Back to sharks. The shark that we are most interested in is the Blue Shark, and this particular species, because of its long pectoral fins, glides along the ocean currents. A very graceful and beautiful fish. Now a very brief potted history. One baby Blue Shark is born, – it is a female, she is 5 years old before she is able to reproduce her own kind. She does not in fact have any pups until she is 7 years old and then has pups every other year. She has a life expectancy of some 20 years. Now most of the Blue Sharks which swim around the southern coast of the United Kingdom are females – and they are what is known as juveniles i.e. under the age of 5 years. An angler goes shark fishing, catches this beautiful Blue Shark, and decides that he/she wants to kill her which he does. He wants the photograph of the dead shark (the epitome of Jaws) hung up at the quayside with him/her standing beside it. The angler has no use for the dead Blue Shark and it is then taken out to see and dumped. What is the effect of having taken this one juvenile female Blue Shark out of the total population. A mathematical calculation for you. She will produce her first pups at the age of 7, say 20. She will then produce pups every other year thereafter until she attains the age of 20 years which is her total life expectancy, increasing in number each breeding season up to a maximum of 40. Her daughters and granddaughters, will also produce say 20 pups on attaining the age of 7 years and live until they are 20. This equates to some 2270 Blue Sharks being taken out of the total population, through the death of one juvenile female Blue Shark. Was it worth it? Kill one and lose the stock benefit of 2270 fine fighting fish!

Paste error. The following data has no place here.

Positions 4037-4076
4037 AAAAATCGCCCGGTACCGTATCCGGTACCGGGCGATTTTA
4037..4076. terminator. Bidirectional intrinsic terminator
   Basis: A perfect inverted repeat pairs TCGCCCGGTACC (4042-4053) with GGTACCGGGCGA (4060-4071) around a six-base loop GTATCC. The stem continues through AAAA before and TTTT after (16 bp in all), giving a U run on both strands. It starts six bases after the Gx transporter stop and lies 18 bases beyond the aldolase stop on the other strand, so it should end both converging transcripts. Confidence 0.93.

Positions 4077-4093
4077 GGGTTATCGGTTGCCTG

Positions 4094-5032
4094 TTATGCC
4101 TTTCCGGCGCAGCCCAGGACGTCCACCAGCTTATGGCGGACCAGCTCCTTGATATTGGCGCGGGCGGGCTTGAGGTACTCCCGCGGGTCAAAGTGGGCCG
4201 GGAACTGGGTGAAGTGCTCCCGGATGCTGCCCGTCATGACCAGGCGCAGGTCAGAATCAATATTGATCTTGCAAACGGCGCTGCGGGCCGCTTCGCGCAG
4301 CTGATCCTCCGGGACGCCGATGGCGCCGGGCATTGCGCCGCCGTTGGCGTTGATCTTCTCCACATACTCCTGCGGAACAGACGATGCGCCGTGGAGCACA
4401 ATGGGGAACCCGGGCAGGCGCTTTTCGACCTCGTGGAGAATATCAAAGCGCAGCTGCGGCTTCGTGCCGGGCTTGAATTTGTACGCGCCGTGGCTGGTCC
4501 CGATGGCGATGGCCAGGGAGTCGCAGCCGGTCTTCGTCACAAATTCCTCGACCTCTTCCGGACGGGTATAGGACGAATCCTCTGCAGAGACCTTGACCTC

Fishing is great fun, but if we don’t think about whether we really need to keep the fish we catch, and whether we can use them, and kill everything, then very soon, our fish stocks will decline and then there will be no fish left for anyone! This is something that we should give very serious consideration to when, especially as most, if not all of our fish stocks are now under extreme pressure from commercial enterprises.

If you want to know more about conservation, especially about sharks, skates and rays, then visit our web page at: http://www.sue-jeri.demon.co.uk